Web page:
The Radicalism of Mises
On Mises's Birthday: We live in a time in which many people claim to be libertarians or at least hint that they are. This includes many obviously unlibertarian people such as Bill Maher, Paul Ryan, and Michelle Bachmann. It's arguably a good thing when people who have no real interest in your ideas claim to be part of your movement, although having people identify your ideology with the likes of Paul Ryan and Bachmann certainly has its downside. The antics of ersatz libertarians offers us a reminder that there was once a time when virtually no one was a libertarian, and even fewer admitted to being one. Ludwig von Mises lived through that time, and he was one of a tiny group of Western intellectuals who carried the torch for the ideology of laissez-faire from the dark times of the 1940s, 1950s, and 1960s into today. Those unfamiliar with the intellectual zeitgeist of the mid-20th century might be unaware of just how radical Mises's views were at the time, but it's perhaps safe to say that Mises's philosophy of laissez-faire was beyond heretical in those days. The "third option" of actually free markets, as opposed to debating how exactly the state should intervene, simply was not an option. In the introduction to The Essential von Mises, Murray Rothbard explained:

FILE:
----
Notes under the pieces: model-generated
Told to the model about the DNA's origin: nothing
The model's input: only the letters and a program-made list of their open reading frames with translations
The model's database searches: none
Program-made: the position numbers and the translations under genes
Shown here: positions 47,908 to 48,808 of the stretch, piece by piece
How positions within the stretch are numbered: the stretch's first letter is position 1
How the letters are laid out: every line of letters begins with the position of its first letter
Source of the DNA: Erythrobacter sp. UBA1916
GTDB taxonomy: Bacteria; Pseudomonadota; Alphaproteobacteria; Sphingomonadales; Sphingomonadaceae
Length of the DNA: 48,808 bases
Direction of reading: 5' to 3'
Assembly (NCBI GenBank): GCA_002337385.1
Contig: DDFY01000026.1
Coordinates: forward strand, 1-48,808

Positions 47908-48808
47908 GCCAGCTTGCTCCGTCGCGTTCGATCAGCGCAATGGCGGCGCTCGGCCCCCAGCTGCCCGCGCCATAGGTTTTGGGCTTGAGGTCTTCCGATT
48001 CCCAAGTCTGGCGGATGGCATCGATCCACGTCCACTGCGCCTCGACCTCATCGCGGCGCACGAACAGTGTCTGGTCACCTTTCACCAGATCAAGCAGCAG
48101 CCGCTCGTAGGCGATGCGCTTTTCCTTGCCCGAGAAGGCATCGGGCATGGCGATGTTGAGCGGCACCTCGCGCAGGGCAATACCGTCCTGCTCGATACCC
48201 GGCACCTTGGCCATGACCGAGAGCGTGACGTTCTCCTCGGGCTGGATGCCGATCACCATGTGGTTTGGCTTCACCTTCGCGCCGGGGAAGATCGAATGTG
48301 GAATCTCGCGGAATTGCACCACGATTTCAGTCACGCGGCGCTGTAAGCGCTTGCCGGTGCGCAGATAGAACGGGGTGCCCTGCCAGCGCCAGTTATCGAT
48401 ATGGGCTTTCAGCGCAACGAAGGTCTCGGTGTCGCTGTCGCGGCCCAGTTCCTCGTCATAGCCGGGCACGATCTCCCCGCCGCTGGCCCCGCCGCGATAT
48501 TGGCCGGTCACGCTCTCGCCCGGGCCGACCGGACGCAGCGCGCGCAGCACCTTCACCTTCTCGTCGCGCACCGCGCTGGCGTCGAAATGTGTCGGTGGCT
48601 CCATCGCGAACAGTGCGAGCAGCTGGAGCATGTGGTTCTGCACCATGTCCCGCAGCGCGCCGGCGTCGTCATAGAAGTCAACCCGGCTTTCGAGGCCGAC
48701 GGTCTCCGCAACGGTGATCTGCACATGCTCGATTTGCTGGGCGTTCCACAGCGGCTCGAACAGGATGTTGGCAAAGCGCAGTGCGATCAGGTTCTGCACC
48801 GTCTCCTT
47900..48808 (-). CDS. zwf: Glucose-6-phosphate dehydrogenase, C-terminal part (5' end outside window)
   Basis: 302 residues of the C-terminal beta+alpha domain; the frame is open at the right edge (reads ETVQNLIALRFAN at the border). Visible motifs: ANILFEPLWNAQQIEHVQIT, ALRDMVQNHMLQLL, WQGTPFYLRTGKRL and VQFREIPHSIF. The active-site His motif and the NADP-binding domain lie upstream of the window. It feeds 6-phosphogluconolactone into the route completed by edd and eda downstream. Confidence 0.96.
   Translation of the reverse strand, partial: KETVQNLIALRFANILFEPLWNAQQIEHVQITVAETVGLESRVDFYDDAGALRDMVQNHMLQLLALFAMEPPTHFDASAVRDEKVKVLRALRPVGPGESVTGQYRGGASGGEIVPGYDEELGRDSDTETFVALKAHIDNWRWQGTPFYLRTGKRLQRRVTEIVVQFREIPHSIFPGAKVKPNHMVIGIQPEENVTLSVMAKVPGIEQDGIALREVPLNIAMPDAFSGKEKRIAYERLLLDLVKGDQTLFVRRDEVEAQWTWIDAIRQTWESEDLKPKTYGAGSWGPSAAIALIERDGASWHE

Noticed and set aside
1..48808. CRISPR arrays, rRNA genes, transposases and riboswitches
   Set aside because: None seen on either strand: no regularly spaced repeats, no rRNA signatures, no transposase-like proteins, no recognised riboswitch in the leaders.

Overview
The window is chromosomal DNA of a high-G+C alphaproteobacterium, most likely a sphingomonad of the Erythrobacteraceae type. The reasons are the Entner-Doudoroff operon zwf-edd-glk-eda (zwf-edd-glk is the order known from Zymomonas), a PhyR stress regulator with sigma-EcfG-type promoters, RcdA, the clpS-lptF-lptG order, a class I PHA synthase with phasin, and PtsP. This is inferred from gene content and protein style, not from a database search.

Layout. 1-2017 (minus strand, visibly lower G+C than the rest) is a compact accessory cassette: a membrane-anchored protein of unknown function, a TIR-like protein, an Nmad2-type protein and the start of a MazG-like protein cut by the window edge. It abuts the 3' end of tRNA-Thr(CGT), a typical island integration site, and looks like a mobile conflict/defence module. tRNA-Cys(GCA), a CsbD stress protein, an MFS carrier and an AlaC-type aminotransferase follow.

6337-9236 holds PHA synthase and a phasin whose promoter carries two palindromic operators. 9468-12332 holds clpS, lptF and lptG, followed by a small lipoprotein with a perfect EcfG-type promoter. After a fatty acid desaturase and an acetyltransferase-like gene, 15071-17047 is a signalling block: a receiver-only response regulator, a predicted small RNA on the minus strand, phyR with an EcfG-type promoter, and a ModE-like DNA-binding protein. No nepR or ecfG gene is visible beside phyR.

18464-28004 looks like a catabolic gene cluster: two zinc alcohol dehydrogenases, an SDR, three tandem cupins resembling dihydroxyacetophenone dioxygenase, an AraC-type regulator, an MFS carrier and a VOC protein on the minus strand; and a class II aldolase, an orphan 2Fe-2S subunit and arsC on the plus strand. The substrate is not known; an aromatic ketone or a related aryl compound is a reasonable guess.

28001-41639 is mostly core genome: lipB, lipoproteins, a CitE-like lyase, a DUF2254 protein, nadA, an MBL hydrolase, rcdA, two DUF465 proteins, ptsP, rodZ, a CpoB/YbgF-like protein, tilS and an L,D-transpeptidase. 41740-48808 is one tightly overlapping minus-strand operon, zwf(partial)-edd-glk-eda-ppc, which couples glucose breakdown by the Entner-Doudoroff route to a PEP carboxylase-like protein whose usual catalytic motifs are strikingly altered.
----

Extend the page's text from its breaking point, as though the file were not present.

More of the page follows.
In the world of politics and ideology, we are often presented with but two alternatives, and then are exhorted to make our choice within that loaded framework. In the 1930s, we were told by the Left that we must choose between Communism and Fascism: that these were the only alternatives open to us. Now in the world of contemporary American economics, we are supposed to choose between the "free market" Monetarists and Keynesians; and we are supposed to attribute great importance to the precise amount that the federal government should expand the money supply or to the exact level of the federal deficit. Virtually forgotten is a third path, far above the petty squabbles over the monetary/fiscal "mix" of government policy. For almost no one considers a third alternative: the eradication of any government influence or control whatsoever over the supply of money, or indeed over any and all parts of the economic system. Here is the neglected path of the genuine free market: a path that has been blazed and fought for all his life by one lone, embattled, distinguished, and dazzlingly creative economist: Ludwig von Mises. It is no exaggeration to say that if the world is ever to get out of its miasma of statism or, indeed, if the economics profession is ever to return to a sound and correct development of economic analysis, both will have to abandon their contemporary bog and move to that high ground that Ludwig von Mises has developed for us.